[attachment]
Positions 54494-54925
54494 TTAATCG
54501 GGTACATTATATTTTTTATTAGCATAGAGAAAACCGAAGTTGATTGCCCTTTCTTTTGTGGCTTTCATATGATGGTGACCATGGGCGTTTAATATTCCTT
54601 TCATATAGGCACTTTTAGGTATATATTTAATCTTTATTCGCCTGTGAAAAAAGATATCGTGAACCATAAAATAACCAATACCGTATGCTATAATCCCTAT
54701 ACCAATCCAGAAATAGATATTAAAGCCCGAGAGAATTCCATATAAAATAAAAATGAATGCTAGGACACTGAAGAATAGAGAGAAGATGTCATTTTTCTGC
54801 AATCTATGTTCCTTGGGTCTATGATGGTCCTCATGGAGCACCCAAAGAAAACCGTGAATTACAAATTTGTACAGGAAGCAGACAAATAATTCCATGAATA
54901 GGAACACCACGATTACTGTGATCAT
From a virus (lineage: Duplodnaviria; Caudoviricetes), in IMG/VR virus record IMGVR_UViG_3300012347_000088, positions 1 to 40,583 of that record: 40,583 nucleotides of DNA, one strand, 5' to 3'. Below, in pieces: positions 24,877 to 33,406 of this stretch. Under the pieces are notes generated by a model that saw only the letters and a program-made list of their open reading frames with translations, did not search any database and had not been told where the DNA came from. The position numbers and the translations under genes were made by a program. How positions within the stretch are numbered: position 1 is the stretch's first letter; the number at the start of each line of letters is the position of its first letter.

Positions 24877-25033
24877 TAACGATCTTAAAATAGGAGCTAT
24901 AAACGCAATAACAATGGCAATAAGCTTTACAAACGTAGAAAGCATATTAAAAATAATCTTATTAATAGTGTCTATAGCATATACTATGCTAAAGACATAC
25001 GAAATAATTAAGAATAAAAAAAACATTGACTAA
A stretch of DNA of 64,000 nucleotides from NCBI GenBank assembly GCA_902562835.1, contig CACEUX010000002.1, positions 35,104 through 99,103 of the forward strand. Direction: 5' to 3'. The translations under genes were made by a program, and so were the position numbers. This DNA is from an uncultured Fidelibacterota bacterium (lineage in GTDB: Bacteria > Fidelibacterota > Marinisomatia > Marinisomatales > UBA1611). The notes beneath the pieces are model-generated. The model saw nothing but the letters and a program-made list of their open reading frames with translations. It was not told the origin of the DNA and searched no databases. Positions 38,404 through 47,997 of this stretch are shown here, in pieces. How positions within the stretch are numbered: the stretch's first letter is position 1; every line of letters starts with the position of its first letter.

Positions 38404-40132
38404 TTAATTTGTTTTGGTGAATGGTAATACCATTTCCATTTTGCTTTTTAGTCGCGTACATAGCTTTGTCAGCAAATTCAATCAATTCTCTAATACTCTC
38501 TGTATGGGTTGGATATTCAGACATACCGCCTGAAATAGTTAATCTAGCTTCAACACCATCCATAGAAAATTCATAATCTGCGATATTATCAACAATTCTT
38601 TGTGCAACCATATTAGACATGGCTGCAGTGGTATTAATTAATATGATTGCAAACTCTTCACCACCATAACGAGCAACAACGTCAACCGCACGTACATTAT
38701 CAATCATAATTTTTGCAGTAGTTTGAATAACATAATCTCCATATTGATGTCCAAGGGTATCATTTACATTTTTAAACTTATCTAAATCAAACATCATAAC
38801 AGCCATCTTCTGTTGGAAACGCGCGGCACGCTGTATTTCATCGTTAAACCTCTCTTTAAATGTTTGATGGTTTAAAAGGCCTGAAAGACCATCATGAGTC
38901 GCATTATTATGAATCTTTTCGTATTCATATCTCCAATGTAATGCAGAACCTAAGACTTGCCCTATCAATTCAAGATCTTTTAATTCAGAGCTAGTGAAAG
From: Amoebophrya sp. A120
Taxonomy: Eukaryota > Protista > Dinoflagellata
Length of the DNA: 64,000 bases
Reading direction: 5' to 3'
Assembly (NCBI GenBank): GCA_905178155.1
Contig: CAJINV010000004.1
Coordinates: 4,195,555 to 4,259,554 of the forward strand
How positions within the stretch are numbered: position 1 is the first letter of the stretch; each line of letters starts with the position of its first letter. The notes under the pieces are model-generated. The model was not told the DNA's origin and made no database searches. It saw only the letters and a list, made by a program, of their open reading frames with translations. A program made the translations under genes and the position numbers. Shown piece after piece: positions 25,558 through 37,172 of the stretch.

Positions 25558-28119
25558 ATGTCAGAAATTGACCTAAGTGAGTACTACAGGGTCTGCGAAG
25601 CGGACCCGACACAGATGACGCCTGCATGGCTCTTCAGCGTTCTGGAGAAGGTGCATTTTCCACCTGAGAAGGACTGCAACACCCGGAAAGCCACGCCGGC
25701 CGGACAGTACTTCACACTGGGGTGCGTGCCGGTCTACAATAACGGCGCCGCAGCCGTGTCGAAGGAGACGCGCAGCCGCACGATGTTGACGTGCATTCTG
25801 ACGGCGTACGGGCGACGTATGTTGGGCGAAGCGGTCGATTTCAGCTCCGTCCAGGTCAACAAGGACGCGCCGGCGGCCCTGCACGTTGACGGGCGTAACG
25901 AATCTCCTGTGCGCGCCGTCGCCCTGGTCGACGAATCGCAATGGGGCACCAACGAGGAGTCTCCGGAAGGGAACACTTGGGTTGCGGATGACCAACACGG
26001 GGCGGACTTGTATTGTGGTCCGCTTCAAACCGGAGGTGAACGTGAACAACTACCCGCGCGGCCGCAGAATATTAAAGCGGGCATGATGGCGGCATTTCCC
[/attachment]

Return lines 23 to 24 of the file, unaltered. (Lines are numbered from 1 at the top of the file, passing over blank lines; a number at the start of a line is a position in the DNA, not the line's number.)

Length of the DNA: 64,000 bases
Reading direction: 5' to 3'